"Print all the conversation process with ChatGPT and store it in the SD card ChatGPT, as the earliest OPEN AI program open to ordinary users, has been warmly welcomed by everyone since its launch, and currently has more than 100 million users. At present, ChatGPT also launched an API for users to use, and the information URL is as follows: Introduction - OpenAI API I use wizfi360 as http client to send ChatGPT API request and get ChatGPT Answer. WizFi360 is a WiFi module, which can connect to WiFi through commands and perform TCP or TCP (SSL) connections. I have used it many times and it is very convenient. RP2040 acts as an MCU, after get ChatGPT info from wizfi360, it performs data processing and print it out. " [...]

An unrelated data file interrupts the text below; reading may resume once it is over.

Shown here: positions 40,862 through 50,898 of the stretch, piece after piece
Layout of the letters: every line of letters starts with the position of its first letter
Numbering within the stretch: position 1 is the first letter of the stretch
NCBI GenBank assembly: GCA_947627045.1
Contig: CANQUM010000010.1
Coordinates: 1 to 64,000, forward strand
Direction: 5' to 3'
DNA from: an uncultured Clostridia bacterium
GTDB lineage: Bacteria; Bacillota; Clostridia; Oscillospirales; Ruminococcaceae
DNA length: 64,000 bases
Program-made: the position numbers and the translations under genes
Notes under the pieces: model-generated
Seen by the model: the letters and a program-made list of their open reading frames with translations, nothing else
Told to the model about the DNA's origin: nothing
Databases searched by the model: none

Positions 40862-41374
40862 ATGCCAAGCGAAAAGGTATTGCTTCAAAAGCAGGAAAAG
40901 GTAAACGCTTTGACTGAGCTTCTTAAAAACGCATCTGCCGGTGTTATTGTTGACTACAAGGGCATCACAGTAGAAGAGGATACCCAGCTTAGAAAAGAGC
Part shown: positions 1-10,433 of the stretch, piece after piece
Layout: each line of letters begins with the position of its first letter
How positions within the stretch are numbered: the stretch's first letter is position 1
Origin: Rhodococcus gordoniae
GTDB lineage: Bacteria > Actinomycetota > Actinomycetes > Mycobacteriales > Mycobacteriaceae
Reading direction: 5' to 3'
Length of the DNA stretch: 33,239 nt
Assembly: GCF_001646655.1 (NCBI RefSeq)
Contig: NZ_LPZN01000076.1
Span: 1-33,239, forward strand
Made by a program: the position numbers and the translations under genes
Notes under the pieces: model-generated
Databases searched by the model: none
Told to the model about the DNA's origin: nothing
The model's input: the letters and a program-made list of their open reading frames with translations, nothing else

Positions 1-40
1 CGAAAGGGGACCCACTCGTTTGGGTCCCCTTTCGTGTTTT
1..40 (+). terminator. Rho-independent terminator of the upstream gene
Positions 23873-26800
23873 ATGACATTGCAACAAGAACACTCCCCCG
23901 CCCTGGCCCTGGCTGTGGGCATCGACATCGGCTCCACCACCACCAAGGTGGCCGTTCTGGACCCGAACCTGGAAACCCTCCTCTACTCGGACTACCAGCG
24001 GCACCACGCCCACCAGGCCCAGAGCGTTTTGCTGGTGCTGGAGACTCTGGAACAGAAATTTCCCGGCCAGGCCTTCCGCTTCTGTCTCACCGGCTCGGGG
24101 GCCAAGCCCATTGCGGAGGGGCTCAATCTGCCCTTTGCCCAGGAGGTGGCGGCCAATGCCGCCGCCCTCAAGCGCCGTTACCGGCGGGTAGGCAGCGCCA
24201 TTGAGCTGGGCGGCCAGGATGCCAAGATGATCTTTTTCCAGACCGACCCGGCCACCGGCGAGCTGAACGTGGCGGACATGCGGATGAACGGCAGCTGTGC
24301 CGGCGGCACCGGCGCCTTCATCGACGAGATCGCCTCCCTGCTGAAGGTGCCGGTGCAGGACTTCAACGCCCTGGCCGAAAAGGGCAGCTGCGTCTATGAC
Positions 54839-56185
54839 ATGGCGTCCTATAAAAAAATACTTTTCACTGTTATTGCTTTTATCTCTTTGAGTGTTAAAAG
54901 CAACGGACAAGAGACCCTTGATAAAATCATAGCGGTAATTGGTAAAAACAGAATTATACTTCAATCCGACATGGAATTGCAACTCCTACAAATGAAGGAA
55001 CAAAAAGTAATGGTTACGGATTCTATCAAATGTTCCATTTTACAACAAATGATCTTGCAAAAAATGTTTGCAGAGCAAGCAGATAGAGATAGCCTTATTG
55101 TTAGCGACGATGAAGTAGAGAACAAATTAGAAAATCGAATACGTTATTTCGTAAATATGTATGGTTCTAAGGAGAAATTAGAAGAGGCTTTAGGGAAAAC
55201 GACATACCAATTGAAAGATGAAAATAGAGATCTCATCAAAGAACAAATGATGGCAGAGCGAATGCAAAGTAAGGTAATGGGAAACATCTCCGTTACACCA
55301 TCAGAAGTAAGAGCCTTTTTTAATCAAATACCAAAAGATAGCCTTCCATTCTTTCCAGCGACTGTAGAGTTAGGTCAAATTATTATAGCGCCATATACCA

"LED lamps have always been popular DIY projects, and many creators are sharing their designs and lighting effects here on instructables or anywhere on the net. However I hope thisLED lamp project will stand out for its use of 3D printing components, some semi transparent hexagonal cells arranged in a circular pattern and very simple electronics and software. I chose to use hexagons as opposed to squares or circles as pixels, as they provide a more visually appealing and interesting pattern when arranged in a circular shape. The semitransparent nature of the cells also adds to the lamp's overall aesthetic appeal, allowing light to shine through and create a mesmerizing visual display. Also unlike other LED lamp projects that use bleeding to create lighting effects, this lamp emphasizes the clear separation of individual LED cells for a more visually appealing display of light. You can consider this lamp as a unique hybrid of several ideas, here on Instructables there are multiple examples including the LED Matrix Cylinder, the Ping Pong Ball LED Clock, and the HexMatrixClock." [...]